Pension projections are slumping. Yours doesn't have to.
Published on Monday, the annual Scottish Widows Pensions Report made gloomy reading. As I've written before, the combination of inadequate savings, poor investment returns and low annuity rates has resulted in millions of pension savers looking set for a penurious old age.
And looking at the report, it's difficult to trump the words of Toby Strauss, group director of insurance at Lloyds Banking Group (LSE: LLOY), which these days owns Scottish Widows:
"After years of blood, sweat and tears, the UK pensions market is about to reach its moment of truth. A stark difference remains between what people expect they need to save, and the reality which would secure a comfortable retirement."
Consumers' confidence that their pension will deliver that comfortable retirement has never been worse, he continues, and retirement savings have now hit a record low.
Nor is this mere idle rhetoric. Scottish Widows' annual report is reckoned to be the UK's most authoritative survey of consumers' preparation for retirement, and since 2005 the firm has surveyed and scrutinised the views of over 40,000 people.
Let's briefly look at the picture uncovered by the survey:
- Less than half of pension savers, just 46%, are putting aside enough for their retirement -- a number that's five percentage points down on last year, and a fall of eight percentage points from 2009.
- Worryingly, over one in five of us are putting nothing aside for later life -- a proportion that has increased this year.
- Despite retirement savings plummeting, the nation's aspirations for pension income has gone up. At age 70, we want to be living on £24,500 -- compared to £24,300 as a stated aspiration last year.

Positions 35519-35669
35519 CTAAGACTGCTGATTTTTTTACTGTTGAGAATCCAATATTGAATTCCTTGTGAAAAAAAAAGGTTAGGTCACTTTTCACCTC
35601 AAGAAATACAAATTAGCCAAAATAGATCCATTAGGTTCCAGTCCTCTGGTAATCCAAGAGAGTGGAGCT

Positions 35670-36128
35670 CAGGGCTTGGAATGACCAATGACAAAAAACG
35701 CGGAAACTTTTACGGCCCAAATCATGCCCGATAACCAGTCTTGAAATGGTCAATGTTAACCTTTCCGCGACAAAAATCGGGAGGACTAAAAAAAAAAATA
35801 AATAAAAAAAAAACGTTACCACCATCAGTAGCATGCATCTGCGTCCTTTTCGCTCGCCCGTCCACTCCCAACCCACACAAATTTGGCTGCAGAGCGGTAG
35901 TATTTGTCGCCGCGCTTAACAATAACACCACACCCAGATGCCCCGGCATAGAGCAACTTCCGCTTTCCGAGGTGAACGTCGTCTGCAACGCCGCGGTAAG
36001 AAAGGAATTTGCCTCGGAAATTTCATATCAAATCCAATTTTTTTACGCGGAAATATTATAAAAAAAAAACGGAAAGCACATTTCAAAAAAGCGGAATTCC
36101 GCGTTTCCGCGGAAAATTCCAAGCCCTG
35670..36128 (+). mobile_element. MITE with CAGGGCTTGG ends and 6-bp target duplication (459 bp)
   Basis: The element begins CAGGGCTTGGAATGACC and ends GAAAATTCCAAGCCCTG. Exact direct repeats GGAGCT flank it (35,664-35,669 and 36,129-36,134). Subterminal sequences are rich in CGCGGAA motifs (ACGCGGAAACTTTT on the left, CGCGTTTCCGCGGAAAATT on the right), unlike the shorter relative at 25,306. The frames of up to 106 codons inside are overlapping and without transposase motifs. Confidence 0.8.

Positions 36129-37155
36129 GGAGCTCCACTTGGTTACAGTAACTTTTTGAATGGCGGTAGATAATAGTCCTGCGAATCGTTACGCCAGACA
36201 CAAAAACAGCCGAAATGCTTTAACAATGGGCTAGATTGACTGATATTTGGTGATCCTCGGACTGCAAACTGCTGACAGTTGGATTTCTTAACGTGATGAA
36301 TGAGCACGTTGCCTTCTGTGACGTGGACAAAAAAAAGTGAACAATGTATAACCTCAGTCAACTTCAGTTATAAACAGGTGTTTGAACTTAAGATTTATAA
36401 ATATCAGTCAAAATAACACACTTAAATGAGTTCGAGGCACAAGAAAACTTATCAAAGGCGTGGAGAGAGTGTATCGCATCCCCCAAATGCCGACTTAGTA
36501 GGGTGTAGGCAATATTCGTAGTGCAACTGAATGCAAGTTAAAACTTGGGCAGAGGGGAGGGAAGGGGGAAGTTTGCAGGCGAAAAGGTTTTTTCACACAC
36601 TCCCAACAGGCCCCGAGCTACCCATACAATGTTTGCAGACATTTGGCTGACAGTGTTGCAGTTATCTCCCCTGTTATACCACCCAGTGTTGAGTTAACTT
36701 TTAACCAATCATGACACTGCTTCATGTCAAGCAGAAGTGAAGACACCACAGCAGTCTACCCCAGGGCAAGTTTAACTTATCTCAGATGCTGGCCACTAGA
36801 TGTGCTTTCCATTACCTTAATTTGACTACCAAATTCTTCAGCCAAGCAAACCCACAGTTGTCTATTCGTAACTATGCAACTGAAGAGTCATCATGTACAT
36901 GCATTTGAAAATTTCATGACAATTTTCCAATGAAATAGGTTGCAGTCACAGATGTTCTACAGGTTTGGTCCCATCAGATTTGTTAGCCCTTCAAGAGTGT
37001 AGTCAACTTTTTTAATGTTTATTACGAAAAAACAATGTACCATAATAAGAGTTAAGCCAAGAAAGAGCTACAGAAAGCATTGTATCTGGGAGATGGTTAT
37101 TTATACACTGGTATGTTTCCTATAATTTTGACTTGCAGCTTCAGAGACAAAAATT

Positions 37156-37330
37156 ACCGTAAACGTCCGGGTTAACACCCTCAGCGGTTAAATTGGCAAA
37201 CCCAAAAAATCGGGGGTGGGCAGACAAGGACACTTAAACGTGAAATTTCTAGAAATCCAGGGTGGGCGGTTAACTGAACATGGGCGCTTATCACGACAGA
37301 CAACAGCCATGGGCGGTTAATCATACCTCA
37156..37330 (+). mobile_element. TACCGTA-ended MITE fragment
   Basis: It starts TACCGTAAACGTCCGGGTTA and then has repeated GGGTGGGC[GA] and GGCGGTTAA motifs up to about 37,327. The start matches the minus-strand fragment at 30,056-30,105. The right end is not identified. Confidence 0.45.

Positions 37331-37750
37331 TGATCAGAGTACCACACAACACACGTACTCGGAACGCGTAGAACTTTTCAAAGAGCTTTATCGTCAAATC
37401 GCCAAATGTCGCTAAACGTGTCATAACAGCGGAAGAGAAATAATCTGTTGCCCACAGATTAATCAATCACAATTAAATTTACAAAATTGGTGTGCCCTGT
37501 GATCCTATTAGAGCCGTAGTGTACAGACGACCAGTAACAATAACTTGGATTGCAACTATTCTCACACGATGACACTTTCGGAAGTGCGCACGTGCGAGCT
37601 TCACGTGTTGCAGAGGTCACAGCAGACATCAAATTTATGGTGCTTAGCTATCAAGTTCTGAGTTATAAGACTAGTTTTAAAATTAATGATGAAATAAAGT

- Based on this year's new low average savings levels, an average saver retiring at 65 would get just half the income that they feel they need, with an average pension pot of £150,000 giving an annual pension of £5,700 in today's terms.
Shocking, isn't it? And in my book, Tom McPhail, the ever-amiable head of pensions research at Hargreaves Lansdown (LSE: HL) summarises the situation quite nicely:
"The message that we should be putting in front of every adult of working age is that it pays to save, and that any delay just makes the hill steeper to climb."
Climbing that hill
So there we have it. Most people have inadequate retirement savings -- and the hill that they must climb to get to the point where a comfortable retirement looks assured is getting steeper with every passing year.
What to do? First, of course, get the basics right.
- Save in tax-advantaged accounts -- a SIPP, stakeholder or ISA, as your individual circumstances and inclinations dictate.
- Save regularly, top up when you can and increase your contributions as you get older.
- Keep costs down by opting for low-cost wrappers, and avoiding investment products with high charges.
Power your portfolio
But more to the point -- in what assets, precisely, should you invest?
Conventional wisdom, for instance, speaks of splitting your investments between equities and gilts. Gilts? In today's world, as Fool writer Cliff D'Arcy wrote last week, gilt prices can only go one way.
Cash? Don't make me laugh. Property? Ditto.
Which leaves a portfolio of shares. And hopefully, bearing in mind the ever-steepening hill that you've got to climb in order to catch up, that portfolio will be packed with shares carefully chosen for their potential to outperform.
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> Malcolm holds Shares in Lloyds Banking Group, but none of the other shares mentioned here. The Motley Fool owns shares in Hargreaves Lansdown.